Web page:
And even in the developing world, there are emerging concerns about inequality and whether workers will benefit from their countries’ increasing prosperity. In China, for instance, officials have made repeated promises to tackle the country’s widening income gap.

It’s the “boldness and explicitness” of the pope’s new writing that makes it so newsworthy, said Michael Sean Winters, a fellow at Catholic University’s Institute for Policy Research and Catholic Studies.

“There’s no way a Catholic who is a serious intellectual can ever again not address the issue of income inequality, of the structural sins of our economic system. This is so front and center,” he said Tuesday.

He’s saying, ‘If we’re serious Christians, we need to be knee deep in this stuff.’”

Winters, who writes on Catholicism for the National Catholic Reporter, said a key to understanding Francis is that he’s from Argentina and was archbishop of Buenos Aires in 2001, when the country’s economy collapsed.

“When you see people trying to bless capitalism, he has a very real, vivid experience of capitalism and what it has brought to his country, and it’s not a happy experience,” Winters said. “The key is this is a guy from the Global South. This kind of poverty — there’s no food-stamp program. And these are his people.”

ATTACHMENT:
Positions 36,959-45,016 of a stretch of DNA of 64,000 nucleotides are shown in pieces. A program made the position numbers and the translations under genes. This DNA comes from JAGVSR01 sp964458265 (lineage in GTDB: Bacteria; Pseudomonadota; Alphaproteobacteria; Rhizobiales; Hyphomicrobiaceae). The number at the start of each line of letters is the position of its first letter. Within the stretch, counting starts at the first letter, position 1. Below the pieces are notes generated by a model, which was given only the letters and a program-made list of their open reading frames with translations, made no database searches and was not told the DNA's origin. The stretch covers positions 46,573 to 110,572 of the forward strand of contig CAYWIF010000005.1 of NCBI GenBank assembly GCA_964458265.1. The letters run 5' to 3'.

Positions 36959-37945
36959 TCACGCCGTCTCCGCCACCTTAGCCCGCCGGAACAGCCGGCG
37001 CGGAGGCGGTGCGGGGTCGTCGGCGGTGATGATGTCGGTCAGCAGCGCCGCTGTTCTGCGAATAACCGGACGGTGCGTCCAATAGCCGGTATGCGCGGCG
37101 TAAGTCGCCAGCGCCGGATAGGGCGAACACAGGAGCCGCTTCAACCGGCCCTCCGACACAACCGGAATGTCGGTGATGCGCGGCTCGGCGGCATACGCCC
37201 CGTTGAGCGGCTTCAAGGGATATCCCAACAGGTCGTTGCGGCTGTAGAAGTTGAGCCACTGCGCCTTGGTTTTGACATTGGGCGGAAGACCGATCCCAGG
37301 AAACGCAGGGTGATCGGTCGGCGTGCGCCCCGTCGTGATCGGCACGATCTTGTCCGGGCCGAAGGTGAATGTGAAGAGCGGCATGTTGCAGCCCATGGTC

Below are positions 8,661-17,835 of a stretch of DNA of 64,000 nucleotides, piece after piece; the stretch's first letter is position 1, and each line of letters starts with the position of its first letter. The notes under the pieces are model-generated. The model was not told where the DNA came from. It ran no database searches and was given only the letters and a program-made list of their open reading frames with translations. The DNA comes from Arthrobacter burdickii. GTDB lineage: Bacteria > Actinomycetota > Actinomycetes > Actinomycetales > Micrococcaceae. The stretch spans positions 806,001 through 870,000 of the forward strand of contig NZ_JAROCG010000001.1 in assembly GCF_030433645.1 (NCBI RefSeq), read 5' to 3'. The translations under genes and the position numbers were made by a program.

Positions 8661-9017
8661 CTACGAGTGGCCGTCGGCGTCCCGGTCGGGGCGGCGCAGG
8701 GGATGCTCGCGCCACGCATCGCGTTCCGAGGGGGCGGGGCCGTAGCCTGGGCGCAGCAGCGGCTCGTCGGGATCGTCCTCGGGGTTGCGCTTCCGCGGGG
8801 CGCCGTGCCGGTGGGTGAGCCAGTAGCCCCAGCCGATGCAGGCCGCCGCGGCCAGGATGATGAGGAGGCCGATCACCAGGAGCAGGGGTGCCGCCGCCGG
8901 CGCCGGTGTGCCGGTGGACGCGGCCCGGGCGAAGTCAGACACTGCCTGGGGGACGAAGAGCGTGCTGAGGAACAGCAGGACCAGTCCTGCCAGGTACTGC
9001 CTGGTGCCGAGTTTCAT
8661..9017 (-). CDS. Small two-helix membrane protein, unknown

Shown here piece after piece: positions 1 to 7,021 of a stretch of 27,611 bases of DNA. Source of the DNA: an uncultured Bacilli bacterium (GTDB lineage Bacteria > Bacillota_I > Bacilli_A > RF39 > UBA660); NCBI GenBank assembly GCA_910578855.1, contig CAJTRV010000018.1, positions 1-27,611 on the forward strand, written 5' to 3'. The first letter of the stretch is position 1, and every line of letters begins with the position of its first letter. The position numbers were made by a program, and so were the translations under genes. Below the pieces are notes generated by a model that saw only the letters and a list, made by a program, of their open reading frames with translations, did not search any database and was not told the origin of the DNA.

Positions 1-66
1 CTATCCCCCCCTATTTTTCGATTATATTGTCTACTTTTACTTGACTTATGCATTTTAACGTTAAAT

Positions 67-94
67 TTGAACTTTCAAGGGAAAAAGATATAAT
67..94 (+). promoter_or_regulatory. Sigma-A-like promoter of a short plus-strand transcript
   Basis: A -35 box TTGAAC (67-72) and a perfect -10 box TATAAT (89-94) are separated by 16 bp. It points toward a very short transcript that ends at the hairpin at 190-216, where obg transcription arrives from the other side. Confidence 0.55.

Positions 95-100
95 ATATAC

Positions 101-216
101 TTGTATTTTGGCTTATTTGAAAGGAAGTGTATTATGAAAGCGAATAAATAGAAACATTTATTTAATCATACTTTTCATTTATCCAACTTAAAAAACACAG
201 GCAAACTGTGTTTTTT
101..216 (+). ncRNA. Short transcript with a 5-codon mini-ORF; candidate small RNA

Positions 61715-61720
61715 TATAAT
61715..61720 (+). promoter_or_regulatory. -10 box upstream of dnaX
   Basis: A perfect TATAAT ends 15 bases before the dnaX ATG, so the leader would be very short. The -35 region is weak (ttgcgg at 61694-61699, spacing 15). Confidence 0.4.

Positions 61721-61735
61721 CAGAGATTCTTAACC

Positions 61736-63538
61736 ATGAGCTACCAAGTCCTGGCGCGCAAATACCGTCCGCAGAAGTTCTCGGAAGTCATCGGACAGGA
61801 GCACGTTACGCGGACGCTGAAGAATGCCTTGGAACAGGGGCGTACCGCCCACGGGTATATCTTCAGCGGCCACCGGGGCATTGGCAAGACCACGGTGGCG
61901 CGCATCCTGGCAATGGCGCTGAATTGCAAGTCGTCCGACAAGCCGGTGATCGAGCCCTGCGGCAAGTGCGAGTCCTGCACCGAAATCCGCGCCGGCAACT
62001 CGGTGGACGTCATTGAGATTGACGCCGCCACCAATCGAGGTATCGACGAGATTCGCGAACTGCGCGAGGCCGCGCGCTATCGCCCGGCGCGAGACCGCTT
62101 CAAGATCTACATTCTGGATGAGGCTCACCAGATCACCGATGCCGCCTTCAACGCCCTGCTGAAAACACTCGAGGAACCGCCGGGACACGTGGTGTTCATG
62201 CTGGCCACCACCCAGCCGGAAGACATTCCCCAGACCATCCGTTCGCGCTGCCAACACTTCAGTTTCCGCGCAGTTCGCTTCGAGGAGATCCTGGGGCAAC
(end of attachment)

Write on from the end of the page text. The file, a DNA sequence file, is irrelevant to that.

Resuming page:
Jason Voorheees
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December 18 2013 7:44 AM   QuickQuote Quote  
Pope Francis Shakes Up Important Congregation For Bishops

by Eyder Peralta
December 17, 2013 2:59 PM


ASSOCIATED PRESS

Pope Francis continues to shake up the Vatican establishment. This time, in what observers are calling a major move, he reshuffled the membership of the Congregation for Bishops, one of the most important organizations in the Vatican.